1. Structural Biology and Molecular Biophysics
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Allosteric signalling in the outer membrane translocation domain of PapC usher

  1. Irene Farabella
  2. Thieng Pham
  3. Nadine S Henderson
  4. Sebastian Geibel
  5. Gilles Phan
  6. David G Thanassi
  7. Anne H Delcour
  8. Gabriel Waksman
  9. Maya Topf  Is a corresponding author
  1. Birkbeck College, United Kingdom
  2. University of Houston, United States
  3. Stony Brook University, United States
  4. University of Würzburg, Germany
  5. Université Paris Descartes, France
Research Article
  • Cited 13
  • Views 1,590
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Cite this article as: eLife 2014;3:e03532 doi: 10.7554/eLife.03532

Abstract

PapC ushers are outer-membrane proteins enabling assembly and secretion of P pili in uropathogenic E. coli. Their translocation domain is a large β-barrel occluded by a plug domain, which is displaced to allow the translocation of pilus subunits across the membrane. Previous studies suggested that this gating mechanism is controlled by a β-hairpin and an α-helix. To investigate the role of these elements in allosteric signal communication we developed a method combining evolutionary and molecular dynamics studies of the native translocation domain and mutants lacking the β-hairpin and/or α-helix. Analysis of a hybrid residue interaction network suggests distinct regions (residue 'communities') within the translocation domain (especially around β12-β14) linking these elements, thereby modulating PapC gating. Antibiotic sensitivity and electrophysiology experiments on a set of alanine-substitution mutants confirmed functional roles for four of these communities. This study illuminates the gating mechanism of PapC ushers and its importance in maintaining outer-membrane permeability.

Article and author information

Author details

  1. Irene Farabella

    Birkbeck College, London, United Kingdom
    Competing interests
    The authors declare that no competing interests exist.
  2. Thieng Pham

    University of Houston, Houston, United States
    Competing interests
    The authors declare that no competing interests exist.
  3. Nadine S Henderson

    Stony Brook University, Stony Brook, United States
    Competing interests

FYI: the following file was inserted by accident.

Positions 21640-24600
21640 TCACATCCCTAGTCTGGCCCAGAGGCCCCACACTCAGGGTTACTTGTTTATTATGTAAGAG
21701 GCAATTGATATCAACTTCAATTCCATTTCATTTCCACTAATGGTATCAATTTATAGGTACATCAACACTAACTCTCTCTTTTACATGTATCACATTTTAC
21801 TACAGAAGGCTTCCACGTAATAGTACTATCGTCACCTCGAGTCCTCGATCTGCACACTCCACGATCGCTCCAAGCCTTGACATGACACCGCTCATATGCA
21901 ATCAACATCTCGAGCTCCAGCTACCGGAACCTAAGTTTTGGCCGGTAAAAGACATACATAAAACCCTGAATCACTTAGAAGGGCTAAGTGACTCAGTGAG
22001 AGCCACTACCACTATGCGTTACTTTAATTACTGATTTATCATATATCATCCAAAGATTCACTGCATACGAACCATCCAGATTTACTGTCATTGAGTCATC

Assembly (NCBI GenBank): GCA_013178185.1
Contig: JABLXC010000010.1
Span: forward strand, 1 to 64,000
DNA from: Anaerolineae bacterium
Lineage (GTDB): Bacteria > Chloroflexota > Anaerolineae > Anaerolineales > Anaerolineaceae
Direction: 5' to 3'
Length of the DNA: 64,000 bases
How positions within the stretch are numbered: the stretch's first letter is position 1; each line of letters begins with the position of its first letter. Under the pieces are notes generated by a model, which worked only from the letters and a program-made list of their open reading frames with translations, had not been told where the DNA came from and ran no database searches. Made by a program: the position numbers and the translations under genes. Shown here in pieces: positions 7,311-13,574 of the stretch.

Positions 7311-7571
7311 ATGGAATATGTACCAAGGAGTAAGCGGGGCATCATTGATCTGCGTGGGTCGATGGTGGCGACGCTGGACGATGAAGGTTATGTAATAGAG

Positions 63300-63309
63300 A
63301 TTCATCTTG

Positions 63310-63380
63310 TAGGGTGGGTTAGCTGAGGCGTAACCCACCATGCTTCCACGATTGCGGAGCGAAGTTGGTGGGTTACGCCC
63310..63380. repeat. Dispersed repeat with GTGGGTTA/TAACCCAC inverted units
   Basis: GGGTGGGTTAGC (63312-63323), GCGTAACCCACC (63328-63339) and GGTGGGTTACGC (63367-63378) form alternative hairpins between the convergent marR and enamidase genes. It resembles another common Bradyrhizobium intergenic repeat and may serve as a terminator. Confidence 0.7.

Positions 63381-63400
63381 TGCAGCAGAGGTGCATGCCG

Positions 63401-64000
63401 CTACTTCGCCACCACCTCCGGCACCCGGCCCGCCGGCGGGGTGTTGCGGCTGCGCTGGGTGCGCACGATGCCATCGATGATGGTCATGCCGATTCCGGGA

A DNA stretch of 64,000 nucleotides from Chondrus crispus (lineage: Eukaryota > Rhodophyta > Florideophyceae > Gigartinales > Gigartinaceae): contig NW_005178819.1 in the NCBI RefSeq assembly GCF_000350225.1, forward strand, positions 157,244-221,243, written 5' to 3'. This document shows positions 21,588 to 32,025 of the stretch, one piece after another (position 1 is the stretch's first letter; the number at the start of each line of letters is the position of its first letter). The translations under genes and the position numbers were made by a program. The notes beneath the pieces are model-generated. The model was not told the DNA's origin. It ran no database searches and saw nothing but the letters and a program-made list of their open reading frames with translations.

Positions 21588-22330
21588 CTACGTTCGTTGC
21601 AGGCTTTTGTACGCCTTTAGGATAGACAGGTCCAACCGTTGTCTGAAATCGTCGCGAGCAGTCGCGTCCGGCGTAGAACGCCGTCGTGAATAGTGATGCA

The authors declare that no competing interests exist.
  4. Sebastian Geibel

    University of Würzburg, Würzburg, Germany
    Competing interests
    The authors declare that no competing interests exist.
  5. Gilles Phan

    Université Paris Descartes, Paris, France
    Competing interests
    The authors declare that no competing interests exist.
  6. David G Thanassi

    Stony Brook University, Stony Brook, United States
    Competing interests
    The authors declare that no competing interests exist.
  7. Anne H Delcour

    University of Houston, Houston, United States
    Competing interests
    The authors declare that no competing interests exist.
  8. Gabriel Waksman

    Birkbeck College, London, United Kingdom
    Competing interests
    The authors declare that no competing interests exist.
  9. Maya Topf

    Birkbeck College, London, United Kingdom
    For correspondence
    m.topf@mail.cryst.bbk.ac.uk
    Competing interests
    The authors declare that no competing interests exist.

Reviewing Editor

  1. Volker Dötsch, Goethe University, Germany

Publication history

  1. Received: May 30, 2014
  2. Accepted: September 29, 2014
  3. Accepted Manuscript published: October 1, 2014 (version 1)
  4. Version of Record published: October 28, 2014 (version 2)
  5. Version of Record updated: September 27, 2016 (version 3)

Copyright

© 2014, Farabella et al.

This article is distributed under the terms of the Creative Commons Attribution License permitting unrestricted use and redistribution provided that the original author and source are credited.

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  1. Further reading

Further reading

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